All the statistical computations were done using Minitab version 14 and SPSS version 11 software. Pairwise comparison of dissolved oxygen content ( m g L 1 ), temperature (°C) and vertical transparency or Secchi depth (cm) of the seven sampling sites were compared through one-way analysis of variance (one-way ANOVA) followed by Bonferroni’s post hoc tests for multiple comparisons if significant variance was evident. One-way ANOVA was also used to investigate temporal segregation of Labeobarbus species aggregating at Ribb River mouth and C. gariepinus spawning in Shesher and Welala wetlands. Only fish with ripe and spent gonads were considered for temporal segregation analysis as reproductively immature fishes would not be expected to show temporal variation in aggregation and migration. Catch per unit of effort (CpUE) was defined number of fish per overnight gillnet setting.

3. Result

3.1. Physicochemical Parameters

There was a highly significant overall variation on dissolved oxygen ( 𝐹 ( 6 , 5 6 ) = 3 3 . 8 5 ; 𝑃 < 0 . 0 0 1 ) but not in temperature ( 𝐹 ( 6 , 5 6 ) = 2 . 1 5 ; 𝑃 > 0 . 0 5 ), pH ( 𝐹 ( 6 , 5 6 ) = 0 . 8 3 ; 𝑃 > 0 . 0 5 ), and vertical transparency ( 𝐹 ( 6 , 5 6 ) = 0 . 4 7 ; 𝑃 > 0 . 0 5 ) among the sampling sites (Tables 2 and 3). All the sampling sites in Shesher and Ribb River mouth have significantly higher dissolved oxygen concentration ( 𝑃 < 0 . 0 0 1 ; Table 3) than the sites in Welala. The pairwise comparison also showed that the sampling sites of Shesher, except site II, have higher dissolved oxygen concentration ( 𝑃 < 0 . 0 0 1 ) than Ribb River mouth (Table 3). The average dissolved oxygen concentration of Shesher (when the three sites pooled), 6 . 1 3 ± 0 . 2 2 , is higher than Welala, 5 . 1 4 ± 0 . 0 6 (Table 2).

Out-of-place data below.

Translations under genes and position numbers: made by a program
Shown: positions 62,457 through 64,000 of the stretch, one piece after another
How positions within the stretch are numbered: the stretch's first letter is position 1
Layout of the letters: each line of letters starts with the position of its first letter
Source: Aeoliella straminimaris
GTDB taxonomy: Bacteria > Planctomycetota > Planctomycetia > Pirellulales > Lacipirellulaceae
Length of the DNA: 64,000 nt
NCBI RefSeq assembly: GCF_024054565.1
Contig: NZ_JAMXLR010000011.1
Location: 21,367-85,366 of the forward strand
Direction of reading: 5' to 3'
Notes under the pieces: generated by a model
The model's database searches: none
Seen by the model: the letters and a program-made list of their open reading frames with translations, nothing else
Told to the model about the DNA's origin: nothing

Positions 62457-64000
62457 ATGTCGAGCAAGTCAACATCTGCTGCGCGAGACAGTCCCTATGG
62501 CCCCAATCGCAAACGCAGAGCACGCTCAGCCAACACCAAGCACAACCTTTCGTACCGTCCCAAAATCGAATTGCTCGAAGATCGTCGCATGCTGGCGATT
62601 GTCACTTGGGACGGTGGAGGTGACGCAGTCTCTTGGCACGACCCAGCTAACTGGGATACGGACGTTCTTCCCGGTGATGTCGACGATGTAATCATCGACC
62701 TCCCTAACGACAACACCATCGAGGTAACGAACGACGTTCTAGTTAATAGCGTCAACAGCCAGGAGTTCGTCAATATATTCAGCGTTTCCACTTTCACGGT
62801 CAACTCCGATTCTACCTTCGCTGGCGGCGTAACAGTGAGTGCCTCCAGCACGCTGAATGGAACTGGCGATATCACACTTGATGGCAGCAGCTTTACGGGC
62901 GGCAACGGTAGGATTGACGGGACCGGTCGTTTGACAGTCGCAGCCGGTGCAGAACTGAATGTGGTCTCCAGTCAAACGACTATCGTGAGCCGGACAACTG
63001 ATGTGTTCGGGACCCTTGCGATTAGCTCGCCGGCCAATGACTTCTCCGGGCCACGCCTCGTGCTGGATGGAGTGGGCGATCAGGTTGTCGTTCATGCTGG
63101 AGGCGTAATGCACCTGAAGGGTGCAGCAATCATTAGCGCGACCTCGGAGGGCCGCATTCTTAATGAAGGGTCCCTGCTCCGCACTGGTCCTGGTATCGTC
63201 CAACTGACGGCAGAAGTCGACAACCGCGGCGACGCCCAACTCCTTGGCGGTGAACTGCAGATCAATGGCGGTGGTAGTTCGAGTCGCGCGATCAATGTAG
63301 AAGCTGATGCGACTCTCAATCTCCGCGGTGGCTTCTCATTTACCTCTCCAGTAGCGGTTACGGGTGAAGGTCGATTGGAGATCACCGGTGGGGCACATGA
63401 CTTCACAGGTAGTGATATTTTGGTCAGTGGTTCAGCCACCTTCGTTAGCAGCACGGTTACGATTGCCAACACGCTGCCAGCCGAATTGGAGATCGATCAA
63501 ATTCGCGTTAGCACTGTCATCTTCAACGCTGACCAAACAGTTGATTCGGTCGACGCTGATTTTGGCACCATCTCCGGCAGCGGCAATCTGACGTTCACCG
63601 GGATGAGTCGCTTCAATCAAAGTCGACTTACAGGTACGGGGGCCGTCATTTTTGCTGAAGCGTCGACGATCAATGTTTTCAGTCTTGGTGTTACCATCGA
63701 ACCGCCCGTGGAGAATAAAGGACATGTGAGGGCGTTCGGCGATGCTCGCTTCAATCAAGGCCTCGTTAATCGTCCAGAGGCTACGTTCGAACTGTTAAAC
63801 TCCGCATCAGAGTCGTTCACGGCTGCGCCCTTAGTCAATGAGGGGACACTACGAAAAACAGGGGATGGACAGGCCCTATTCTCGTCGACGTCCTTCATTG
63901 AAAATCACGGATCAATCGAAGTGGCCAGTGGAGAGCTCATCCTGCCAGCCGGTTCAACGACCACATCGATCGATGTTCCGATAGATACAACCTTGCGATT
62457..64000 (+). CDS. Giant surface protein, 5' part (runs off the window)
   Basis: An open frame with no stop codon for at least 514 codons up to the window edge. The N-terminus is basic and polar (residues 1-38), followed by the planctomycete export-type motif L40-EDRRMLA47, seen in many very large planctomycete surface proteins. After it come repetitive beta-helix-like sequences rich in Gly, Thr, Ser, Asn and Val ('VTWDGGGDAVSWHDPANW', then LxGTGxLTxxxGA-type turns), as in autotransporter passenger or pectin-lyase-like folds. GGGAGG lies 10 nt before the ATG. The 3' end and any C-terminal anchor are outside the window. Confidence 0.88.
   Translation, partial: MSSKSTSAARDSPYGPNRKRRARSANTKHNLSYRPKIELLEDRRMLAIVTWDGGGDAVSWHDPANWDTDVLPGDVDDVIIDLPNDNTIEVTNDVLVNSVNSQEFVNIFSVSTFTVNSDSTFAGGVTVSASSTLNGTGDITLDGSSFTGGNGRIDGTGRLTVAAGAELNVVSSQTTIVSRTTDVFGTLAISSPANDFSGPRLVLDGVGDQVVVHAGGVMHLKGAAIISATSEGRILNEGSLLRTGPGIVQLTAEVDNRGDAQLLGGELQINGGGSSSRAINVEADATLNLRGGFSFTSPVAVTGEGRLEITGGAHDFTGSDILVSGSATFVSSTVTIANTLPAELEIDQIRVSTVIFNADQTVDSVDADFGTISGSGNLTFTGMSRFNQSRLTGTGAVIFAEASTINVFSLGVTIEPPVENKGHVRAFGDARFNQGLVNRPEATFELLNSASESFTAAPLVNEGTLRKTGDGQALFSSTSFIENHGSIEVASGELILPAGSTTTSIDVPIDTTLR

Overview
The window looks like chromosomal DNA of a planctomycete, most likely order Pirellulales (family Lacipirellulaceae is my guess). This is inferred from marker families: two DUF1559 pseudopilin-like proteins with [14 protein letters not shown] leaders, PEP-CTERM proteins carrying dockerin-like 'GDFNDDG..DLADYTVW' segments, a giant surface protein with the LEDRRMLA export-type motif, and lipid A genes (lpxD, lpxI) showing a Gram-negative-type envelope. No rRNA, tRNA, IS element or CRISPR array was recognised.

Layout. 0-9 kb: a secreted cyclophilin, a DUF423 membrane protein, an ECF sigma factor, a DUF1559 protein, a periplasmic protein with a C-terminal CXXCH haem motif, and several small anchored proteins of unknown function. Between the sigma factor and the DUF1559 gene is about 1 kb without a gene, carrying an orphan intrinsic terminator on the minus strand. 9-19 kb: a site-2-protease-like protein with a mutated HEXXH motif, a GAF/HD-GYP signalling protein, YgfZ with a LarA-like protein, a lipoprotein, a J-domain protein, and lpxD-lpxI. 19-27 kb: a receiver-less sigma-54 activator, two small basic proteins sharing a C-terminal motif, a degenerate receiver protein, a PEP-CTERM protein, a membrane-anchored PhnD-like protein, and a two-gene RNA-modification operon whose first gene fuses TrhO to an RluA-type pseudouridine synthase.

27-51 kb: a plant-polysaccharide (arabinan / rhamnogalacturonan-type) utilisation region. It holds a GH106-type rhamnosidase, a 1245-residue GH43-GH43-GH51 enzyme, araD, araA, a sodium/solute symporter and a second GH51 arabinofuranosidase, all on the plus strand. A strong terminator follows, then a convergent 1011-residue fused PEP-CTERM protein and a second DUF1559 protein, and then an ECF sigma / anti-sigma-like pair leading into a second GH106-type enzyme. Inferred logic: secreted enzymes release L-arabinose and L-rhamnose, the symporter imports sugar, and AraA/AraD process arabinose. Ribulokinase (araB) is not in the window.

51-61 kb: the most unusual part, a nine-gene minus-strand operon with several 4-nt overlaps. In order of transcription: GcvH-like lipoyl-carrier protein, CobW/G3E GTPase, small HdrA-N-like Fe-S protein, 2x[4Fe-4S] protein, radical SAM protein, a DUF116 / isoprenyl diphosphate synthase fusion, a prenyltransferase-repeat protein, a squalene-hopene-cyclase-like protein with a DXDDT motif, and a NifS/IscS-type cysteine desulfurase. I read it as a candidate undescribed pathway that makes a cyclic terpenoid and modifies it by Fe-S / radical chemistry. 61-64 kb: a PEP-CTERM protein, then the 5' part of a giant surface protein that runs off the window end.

Table 2: Mean ± SE (Standard Error) values of oxygen concentration, temperature, pH, and Sechi-disk depth at the sampling sites. N refers to number of samplings.
Table 3: Pairwise comparison of dissolved oxygen concentrations (mgL−1) among sampling sites. Abbreviation used: RM = river mouth.
3.2. Fish Species Composition and Abundance

A total of 2403 fish specimens were collected from Ribb River mouth and Shesher and Welala floodplain wetlands. From this catch, 1725 (72%) specimens were contributed by Labeobarbus species, followed by C. gariepinus (21%, 506 specimens), Oreochromis niloticus (7.1%, 170 specimens) and Varicorhinus beso (with two specimens only). Clarias gariepinus and Labeobarbus spp. were dominant at the two wetlands and Ribb River mouth, respectively (Figure 3).

Figure 3: Percentage composition of fish collected at Ribb River mouth and its associated wetlands: Shesher and Welala. Data from all sites (for Shesher and Welala) and months pooled. “n” refers to the number of fish.